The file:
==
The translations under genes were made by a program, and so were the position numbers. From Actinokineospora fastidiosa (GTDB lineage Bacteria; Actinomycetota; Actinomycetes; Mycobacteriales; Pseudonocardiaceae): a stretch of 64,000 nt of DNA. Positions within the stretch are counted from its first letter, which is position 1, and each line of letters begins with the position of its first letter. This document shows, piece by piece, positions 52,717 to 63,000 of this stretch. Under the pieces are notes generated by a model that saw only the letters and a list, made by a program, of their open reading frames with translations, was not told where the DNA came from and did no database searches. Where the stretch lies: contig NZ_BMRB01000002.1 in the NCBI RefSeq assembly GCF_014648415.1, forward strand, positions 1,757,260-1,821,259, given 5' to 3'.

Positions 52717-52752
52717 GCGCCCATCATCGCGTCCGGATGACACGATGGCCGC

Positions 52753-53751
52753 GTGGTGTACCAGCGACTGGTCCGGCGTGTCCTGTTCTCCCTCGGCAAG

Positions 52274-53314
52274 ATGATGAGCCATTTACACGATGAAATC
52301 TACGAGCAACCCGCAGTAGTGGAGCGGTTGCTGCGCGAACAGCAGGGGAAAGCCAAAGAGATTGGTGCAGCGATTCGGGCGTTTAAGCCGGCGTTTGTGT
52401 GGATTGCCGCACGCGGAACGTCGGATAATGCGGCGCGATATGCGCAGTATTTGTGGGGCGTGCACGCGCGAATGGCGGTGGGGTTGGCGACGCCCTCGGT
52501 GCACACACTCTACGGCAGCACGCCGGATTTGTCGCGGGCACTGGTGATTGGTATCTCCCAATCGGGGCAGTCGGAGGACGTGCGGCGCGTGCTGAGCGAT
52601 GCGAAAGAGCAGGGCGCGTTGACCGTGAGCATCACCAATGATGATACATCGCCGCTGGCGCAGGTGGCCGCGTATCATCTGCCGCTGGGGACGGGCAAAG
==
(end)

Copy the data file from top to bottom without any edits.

The translations under genes were made by a program, and so were the position numbers. From Actinokineospora fastidiosa (GTDB lineage Bacteria; Actinomycetota; Actinomycetes; Mycobacteriales; Pseudonocardiaceae): a stretch of 64,000 nt of DNA. Positions within the stretch are counted from its first letter, which is position 1, and each line of letters begins with the position of its first letter. This document shows, piece by piece, positions 52,717 to 63,000 of this stretch. Under the pieces are notes generated by a model that saw only the letters and a list, made by a program, of their open reading frames with translations, was not told where the DNA came from and did no database searches. Where the stretch lies: contig NZ_BMRB01000002.1 in the NCBI RefSeq assembly GCF_014648415.1, forward strand, positions 1,757,260-1,821,259, given 5' to 3'.

Positions 52717-52752
52717 GCGCCCATCATCGCGTCCGGATGACACGATGGCCGC

Positions 52753-53751
52753 GTGGTGTACCAGCGACTGGTCCGGCGTGTCCTGTTCTCCCTCGGCAAG

Positions 52274-53314
52274 ATGATGAGCCATTTACACGATGAAATC
52301 TACGAGCAACCCGCAGTAGTGGAGCGGTTGCTGCGCGAACAGCAGGGGAAAGCCAAAGAGATTGGTGCAGCGATTCGGGCGTTTAAGCCGGCGTTTGTGT
52401 GGATTGCCGCACGCGGAACGTCGGATAATGCGGCGCGATATGCGCAGTATTTGTGGGGCGTGCACGCGCGAATGGCGGTGGGGTTGGCGACGCCCTCGGT
52501 GCACACACTCTACGGCAGCACGCCGGATTTGTCGCGGGCACTGGTGATTGGTATCTCCCAATCGGGGCAGTCGGAGGACGTGCGGCGCGTGCTGAGCGAT
52601 GCGAAAGAGCAGGGCGCGTTGACCGTGAGCATCACCAATGATGATACATCGCCGCTGGCGCAGGTGGCCGCGTATCATCTGCCGCTGGGGACGGGCAAAG